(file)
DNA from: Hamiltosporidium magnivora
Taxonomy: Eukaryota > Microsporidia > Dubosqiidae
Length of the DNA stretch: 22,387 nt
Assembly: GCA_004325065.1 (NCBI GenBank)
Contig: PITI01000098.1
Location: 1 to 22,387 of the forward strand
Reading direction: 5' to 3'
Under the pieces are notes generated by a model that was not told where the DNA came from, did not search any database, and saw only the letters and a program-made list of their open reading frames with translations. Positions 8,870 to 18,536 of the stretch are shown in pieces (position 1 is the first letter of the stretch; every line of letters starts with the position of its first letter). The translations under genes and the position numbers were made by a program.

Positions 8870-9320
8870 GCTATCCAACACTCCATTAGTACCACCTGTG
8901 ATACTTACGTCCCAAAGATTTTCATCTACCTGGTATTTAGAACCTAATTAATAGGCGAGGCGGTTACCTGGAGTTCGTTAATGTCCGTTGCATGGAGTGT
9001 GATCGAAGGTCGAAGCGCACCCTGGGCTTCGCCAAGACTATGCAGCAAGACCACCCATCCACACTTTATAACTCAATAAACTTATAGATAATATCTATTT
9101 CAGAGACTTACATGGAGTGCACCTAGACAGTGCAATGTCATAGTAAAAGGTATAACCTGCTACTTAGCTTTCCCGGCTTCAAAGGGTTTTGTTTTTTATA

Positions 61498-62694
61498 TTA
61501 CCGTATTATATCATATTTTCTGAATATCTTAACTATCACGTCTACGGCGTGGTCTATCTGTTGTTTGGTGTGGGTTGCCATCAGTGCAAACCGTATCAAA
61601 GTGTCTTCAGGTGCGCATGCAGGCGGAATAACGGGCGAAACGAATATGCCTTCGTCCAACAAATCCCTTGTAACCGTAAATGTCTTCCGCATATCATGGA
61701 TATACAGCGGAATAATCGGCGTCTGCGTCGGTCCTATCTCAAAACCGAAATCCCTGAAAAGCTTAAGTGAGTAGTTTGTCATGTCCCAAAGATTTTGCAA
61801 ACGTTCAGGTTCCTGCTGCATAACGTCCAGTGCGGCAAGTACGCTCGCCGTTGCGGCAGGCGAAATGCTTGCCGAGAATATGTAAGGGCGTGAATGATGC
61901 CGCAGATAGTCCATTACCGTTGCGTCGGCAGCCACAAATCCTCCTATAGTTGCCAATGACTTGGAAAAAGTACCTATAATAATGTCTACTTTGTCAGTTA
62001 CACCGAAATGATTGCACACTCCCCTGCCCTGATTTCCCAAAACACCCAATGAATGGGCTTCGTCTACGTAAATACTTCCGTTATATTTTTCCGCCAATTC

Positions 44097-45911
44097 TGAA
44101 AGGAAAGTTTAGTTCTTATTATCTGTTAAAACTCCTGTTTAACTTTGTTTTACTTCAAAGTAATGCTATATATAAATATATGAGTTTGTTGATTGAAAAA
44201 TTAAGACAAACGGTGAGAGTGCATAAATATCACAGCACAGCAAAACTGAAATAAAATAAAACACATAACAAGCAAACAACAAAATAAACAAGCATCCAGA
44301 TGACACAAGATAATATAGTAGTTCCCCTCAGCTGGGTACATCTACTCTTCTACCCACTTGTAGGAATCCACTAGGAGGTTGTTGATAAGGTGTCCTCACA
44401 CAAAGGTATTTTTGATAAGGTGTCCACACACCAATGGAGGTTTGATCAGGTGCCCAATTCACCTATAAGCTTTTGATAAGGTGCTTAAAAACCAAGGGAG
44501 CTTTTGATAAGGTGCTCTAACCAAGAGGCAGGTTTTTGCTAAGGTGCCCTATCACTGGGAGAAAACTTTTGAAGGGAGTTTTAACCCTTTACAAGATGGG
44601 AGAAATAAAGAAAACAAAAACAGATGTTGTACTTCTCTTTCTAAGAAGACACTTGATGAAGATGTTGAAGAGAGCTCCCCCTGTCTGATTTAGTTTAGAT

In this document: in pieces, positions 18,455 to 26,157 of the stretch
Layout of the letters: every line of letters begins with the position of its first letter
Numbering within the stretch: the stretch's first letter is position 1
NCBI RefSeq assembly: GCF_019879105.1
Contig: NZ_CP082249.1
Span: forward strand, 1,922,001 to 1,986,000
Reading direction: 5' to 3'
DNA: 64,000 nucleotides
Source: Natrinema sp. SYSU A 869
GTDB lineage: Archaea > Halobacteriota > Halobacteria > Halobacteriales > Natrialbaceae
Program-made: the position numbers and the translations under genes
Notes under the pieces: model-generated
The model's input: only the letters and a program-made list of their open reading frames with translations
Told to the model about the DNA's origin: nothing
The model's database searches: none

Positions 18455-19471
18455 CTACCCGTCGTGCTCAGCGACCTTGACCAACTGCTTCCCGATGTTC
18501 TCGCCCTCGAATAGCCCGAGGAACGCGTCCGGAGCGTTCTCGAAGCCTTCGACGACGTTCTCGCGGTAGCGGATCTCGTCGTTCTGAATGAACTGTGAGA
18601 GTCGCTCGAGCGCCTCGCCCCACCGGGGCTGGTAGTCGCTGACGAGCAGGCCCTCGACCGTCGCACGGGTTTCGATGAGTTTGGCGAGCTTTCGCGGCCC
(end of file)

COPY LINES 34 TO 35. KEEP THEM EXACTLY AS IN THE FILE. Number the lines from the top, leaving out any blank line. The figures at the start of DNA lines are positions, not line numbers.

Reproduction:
Contig: NZ_CP082249.1
Span: forward strand, 1,922,001 to 1,986,000